At the nearest concert venue to my house, St. Patrick's on St. Patrick's Street (not a church these days but an Arts Centre, though the interior trappings of the church remain intact) I saw a concert advertised. It was to be a Sunday afternoon performance of Berlioz' Marche Hongroise, Stravinsky's Firebird Suite, Sibelius' Karelia Suite and Beethoven's 8th Symphony, by members of the the Ottawa Youth Orchestra Academy. That sounds promising, I thought. I have seen and heard the OYO in action before; they are well nigh professional in accomplishment.
When I arrived for the concert, a stranger approached me whose children were among the performers, and insisted on paying for my ticket! The grandparents couldn't make it, so he didn't want their tickets to go to waste. He didn't linger while I thanked him, off in search of another senior to treat to a free seat. I sat down, took a closer look at the programme and realised that the orchestra tuning up on stage wasn't the orchestra I'd expected; this was the Ottawa Junior Youth Orchestra (OJYO), not the OYO. Oh, I thought. They might not be as good.
However, the moment they picked up their instruments, my fears were allayed. These kids are mainly younger than in the OYO, but their standard of achievement is still astonishingly high and their discipline and stage presence exemplary. Apparently they audition for a place in the large junior orchestra for training, and then audition again, to be part of the top one. Ability counts above age. I learned this from a mum who sat next to me. Her son was in the 2nd violins; her little girl had just begun learning the 'cello; "I'm on Suzuki Book 3," she said. Previously this family had lived on Rhode Island in the USA where there are similar programs, but not producing such high level instrumentalists.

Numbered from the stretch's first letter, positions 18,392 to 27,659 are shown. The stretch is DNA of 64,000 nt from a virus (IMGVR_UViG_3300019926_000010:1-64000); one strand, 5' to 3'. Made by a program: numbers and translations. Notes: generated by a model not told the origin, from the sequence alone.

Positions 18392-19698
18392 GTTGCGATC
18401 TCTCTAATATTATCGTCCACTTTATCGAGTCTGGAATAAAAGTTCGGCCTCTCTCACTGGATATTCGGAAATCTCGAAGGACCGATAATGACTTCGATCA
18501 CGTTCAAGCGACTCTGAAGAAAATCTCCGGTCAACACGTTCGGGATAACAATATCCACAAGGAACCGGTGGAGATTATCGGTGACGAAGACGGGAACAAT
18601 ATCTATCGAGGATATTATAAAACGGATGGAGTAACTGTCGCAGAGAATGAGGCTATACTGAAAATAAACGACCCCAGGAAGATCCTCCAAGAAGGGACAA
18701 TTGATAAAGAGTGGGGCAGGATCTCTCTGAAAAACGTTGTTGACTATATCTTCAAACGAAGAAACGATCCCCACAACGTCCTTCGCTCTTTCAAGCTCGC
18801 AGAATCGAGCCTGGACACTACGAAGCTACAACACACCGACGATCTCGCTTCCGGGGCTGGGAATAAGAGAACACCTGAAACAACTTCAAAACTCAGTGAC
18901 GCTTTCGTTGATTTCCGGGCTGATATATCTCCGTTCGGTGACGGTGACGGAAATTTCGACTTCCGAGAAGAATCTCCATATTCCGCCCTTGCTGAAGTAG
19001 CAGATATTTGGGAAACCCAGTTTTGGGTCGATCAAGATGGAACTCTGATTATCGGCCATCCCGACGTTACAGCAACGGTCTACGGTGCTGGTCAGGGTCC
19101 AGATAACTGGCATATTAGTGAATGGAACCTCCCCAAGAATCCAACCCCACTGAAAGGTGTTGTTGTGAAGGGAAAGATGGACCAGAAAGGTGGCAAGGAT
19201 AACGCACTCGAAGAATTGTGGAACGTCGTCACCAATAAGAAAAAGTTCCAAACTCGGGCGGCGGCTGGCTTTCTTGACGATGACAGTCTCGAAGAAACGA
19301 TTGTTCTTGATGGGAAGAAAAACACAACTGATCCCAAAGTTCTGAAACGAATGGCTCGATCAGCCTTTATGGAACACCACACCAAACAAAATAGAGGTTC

The junior orchestra began with Canada's National Anthem, slickly done, then launched straight into the lively Berlioz march. One of the 1st violinists immediately caught my eye, a young boy leading from the back desk, as it were, who didn't seem much older than my grandson (10). I worked out later, when after the intermission the same boy appeared at the first desk as "co-concert master" that this child is called Justin Saulnier. I'm making a note of the name in case he has an impressive future ahead of him!
The Firebird opened with an attention catching bang and was played with tremendous energy. Sibelius and Beethoven gave the orchestra slower, softer, more subtle passages which stretched the players a little, but they rose to the challenges without making fools of themselves. Bassoon, horn and other woodwind solos all succeeded. The concert programme had obviously been chosen to allow everyone to have a chance to shine, even a harpist taking part. Mind you, I hadn't remembered there being a xylophone part in the Beethoven symphony! I think that had somehow got added to the original score.
That these adolescents, a good half of them Asian, it seems, are being exposed to and challenged by music of such calibre in such large numbers, I find excellent and up-lifting. They will remember it all their lives, an extremely important experience for them. The applause at the end was idolatry, proud parents wielding their cameras. An encore followed, a jazzy number by Bernstein or some such composer, in which the OJYO kids were entirely at their ease. The pale young co-concert master and the dedicated conductor, Angus Armstrong, had fulfilled their obligations and (having rehearsed and performed since noon) could finally take a bow and relax.
I walked the short distance home with a spring in my step and straight afterwards set out again to go swimming: my fastest swim to date.